A few weeks ago I presented on the Math Constructed Response Assessment and using math tasks in the classroom at the SDE Tennessee 1st Grade Conference. It was an experience like no other! I mean, I had lunch with Jim Grant, Deanna Jump, Kim Adsit, and Sandi Reyes. I mean, seriously people, they are education rockstars! I'm still a little starstruck...So back to my presentation. The CRA is a math assessment we give here in Tennessee. I went over the format and what is expected, CCSS & Mathematical Practice standards, identifying & writing cognitively demanding math tasks and using children's lit for math tasks. You can find my handouts under the "conferences" tab at the top of my blog.
My school began using math tasks last year. We learned how to identify quality tasks and how to write them. At first, I was worried, but after a few weeks, my kids LOVED working them! I learned two problem solving methods last year that my 1st grade students did really well with. The first is a way to analyze word problems called BUGS.
BUGS looks like this-
Teaching your students what each letter stands for and how to do it takes practice and modeling, and lots of it, but it's totally worth it. Using BUGS forces the students to look closely at the problem and really know what it says.
A problem solving method that allows students to demonstrate their understanding is called RICE.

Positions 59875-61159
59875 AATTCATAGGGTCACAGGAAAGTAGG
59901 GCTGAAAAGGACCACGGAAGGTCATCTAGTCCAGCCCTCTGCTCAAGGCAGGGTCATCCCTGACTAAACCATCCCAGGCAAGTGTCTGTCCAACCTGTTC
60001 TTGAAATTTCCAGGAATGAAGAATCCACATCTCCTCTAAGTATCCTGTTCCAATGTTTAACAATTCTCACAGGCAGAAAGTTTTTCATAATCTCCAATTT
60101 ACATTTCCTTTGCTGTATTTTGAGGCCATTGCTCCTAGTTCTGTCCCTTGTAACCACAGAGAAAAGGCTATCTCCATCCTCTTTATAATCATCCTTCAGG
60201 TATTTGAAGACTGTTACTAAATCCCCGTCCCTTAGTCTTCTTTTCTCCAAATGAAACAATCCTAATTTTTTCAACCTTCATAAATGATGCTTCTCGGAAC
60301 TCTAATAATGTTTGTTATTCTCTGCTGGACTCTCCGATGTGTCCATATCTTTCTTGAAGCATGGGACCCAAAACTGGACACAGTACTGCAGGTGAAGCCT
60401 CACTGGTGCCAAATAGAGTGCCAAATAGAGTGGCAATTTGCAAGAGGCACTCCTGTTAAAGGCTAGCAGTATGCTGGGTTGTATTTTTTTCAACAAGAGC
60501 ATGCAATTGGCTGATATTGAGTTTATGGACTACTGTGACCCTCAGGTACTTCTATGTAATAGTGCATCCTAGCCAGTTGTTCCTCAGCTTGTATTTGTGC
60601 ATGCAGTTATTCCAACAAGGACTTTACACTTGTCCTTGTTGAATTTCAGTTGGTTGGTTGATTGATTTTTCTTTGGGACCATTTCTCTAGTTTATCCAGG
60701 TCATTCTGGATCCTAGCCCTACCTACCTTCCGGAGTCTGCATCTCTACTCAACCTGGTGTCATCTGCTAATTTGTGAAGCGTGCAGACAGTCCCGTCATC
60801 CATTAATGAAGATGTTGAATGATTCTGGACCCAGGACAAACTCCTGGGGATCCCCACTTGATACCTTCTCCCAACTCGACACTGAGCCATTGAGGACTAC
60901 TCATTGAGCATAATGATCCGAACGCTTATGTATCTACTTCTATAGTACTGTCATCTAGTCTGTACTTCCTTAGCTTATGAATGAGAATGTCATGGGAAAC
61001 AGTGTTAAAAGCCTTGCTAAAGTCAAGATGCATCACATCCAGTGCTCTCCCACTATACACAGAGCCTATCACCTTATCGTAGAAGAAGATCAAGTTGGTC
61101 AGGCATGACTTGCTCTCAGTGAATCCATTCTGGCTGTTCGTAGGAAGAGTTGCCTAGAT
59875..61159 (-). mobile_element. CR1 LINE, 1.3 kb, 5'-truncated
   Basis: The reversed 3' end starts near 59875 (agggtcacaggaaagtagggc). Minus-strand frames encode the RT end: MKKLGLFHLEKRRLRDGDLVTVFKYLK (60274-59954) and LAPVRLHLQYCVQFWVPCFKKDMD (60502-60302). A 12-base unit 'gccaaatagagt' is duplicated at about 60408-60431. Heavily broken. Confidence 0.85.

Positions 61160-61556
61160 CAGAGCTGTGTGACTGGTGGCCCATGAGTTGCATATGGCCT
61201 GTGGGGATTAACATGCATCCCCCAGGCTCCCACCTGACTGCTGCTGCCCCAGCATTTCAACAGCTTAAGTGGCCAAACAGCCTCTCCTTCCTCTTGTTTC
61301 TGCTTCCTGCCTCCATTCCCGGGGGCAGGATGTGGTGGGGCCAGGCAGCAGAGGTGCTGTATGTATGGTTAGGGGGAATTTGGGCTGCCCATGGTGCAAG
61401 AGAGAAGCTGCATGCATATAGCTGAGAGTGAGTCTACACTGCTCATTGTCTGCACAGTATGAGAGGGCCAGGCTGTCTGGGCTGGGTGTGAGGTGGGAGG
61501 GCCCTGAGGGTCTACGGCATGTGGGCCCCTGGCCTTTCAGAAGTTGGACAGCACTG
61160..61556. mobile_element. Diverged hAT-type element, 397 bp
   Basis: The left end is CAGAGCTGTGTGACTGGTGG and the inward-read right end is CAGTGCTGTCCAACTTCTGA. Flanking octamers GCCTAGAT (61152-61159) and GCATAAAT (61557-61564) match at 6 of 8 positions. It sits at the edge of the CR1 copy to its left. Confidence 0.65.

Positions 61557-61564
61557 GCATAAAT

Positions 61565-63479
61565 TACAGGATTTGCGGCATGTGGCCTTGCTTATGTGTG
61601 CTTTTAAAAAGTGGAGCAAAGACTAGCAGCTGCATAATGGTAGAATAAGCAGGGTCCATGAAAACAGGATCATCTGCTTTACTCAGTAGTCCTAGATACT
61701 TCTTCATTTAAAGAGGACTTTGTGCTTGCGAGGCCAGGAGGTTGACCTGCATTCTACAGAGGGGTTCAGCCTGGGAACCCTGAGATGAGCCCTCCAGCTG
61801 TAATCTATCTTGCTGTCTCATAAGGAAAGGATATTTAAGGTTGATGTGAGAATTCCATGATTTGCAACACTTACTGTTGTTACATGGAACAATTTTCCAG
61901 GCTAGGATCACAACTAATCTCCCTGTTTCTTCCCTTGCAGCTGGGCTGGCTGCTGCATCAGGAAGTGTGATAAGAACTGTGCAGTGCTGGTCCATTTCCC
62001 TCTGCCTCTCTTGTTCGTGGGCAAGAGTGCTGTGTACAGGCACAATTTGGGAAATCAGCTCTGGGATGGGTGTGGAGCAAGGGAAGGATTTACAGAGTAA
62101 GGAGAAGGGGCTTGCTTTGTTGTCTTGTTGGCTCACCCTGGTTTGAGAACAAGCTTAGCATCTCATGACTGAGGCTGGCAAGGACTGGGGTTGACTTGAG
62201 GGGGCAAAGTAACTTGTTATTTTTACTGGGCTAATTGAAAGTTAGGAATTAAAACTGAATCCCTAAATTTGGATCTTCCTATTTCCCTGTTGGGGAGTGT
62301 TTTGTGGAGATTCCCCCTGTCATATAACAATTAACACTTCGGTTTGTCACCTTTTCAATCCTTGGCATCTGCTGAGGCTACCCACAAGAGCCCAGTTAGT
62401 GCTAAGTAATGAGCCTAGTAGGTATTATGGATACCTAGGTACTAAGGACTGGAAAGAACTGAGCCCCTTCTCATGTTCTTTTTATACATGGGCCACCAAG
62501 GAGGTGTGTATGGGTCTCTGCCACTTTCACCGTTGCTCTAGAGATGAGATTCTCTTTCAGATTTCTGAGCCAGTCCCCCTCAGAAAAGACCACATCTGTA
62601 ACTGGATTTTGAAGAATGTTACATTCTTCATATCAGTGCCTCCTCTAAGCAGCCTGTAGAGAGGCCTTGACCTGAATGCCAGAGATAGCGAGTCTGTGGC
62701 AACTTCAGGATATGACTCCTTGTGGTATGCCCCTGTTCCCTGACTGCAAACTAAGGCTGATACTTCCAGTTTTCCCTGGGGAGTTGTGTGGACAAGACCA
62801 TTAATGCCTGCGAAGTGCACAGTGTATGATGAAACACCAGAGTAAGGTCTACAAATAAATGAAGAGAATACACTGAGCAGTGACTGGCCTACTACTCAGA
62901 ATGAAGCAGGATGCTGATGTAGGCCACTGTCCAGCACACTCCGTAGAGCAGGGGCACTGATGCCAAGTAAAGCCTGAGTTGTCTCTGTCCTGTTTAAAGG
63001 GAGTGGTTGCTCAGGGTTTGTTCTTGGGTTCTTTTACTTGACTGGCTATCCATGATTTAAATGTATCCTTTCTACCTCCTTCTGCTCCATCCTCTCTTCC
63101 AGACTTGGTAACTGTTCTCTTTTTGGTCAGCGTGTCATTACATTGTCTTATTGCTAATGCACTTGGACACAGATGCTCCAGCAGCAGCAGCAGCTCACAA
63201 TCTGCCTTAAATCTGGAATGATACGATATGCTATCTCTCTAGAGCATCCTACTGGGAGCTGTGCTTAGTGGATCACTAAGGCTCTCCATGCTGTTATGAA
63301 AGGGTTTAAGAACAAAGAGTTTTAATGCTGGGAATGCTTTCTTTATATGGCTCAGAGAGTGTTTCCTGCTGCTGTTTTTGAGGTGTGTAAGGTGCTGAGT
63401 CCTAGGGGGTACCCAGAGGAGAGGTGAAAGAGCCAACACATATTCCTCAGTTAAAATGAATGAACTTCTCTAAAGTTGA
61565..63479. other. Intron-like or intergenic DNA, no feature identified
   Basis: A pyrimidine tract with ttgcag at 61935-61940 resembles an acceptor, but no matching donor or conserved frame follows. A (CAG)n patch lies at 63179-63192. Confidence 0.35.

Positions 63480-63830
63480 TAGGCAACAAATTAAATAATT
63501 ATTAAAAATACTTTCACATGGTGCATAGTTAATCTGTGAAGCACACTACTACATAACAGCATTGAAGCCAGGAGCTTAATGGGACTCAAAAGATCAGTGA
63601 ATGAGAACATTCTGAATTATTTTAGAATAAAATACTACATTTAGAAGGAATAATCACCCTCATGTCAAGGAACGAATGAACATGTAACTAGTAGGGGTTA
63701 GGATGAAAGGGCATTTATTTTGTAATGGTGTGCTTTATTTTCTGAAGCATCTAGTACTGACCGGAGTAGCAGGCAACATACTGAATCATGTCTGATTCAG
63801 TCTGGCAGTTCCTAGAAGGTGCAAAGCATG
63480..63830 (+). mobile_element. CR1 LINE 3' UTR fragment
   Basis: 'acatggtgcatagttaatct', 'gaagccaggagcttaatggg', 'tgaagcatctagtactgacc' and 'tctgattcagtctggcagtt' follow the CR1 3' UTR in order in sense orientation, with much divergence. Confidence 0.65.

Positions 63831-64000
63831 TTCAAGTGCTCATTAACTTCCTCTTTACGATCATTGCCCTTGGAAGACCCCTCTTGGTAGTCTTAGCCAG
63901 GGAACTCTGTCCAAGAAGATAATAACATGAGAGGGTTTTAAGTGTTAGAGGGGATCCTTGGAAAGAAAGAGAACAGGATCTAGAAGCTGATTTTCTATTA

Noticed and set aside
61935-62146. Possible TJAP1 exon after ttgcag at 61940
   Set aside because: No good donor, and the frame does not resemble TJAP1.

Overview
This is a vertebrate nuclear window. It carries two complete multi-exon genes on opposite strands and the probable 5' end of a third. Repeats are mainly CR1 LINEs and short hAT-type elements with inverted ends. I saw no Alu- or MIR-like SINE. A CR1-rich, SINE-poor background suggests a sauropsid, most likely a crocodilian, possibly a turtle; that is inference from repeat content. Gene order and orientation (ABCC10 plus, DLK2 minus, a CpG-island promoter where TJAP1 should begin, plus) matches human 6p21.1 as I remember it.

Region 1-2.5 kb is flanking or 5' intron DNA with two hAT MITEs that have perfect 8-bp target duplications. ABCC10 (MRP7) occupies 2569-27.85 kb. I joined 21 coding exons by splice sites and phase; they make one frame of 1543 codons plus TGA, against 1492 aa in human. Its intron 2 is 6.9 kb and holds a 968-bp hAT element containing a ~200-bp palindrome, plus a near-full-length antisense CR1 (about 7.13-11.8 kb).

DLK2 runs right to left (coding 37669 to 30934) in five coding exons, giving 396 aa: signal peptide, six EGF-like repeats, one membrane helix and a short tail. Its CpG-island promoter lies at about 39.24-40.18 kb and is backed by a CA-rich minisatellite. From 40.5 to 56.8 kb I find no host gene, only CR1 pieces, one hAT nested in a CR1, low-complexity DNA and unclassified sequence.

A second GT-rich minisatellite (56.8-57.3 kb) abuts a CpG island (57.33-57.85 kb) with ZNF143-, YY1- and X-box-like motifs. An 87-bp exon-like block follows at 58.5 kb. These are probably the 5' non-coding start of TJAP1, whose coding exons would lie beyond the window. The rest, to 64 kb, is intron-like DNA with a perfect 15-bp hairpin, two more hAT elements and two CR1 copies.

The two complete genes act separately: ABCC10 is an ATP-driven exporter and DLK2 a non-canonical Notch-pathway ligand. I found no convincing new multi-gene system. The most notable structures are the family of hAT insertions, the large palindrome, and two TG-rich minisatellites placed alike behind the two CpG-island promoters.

To use the RICE method, students divide their paper (or desk, as you'll see below) into 4 sections. The first box is R for retell or restate (whichever you prefer). Students restate the important information. The 2nd box is I for illustrate. Students draw out a picture to solve the problem. C is for computation. This is where the number sentence magic happens. E is for explain. Students tell how they solved the problem. Just like with BUGS, you'll have to do a lot of these together. Before long, they'll be begging for math tasks!
Here are some examples-
Using the desk instead of paper has many advantages- more space to write, kids thought it was cool so they were excited to work the tasks, saved on copies and trees! I also used it as a behavior thing- if someone wasn't doing what they were suppose to, I traded their Expo marker for paper and pencil!
My students kept a dry erase marker and old sock in their school boxes- that plus manipulatives are all you need!
This is a handout I made when I wanted a hard copy of their work.
If you need some penguin math problems for this winter, check out this product I created-
Here are some great children's books that lend themselves to creating math problems.
Like what you see? Follow me!
Please share your experiences with math tasks and helpful resources in the comments!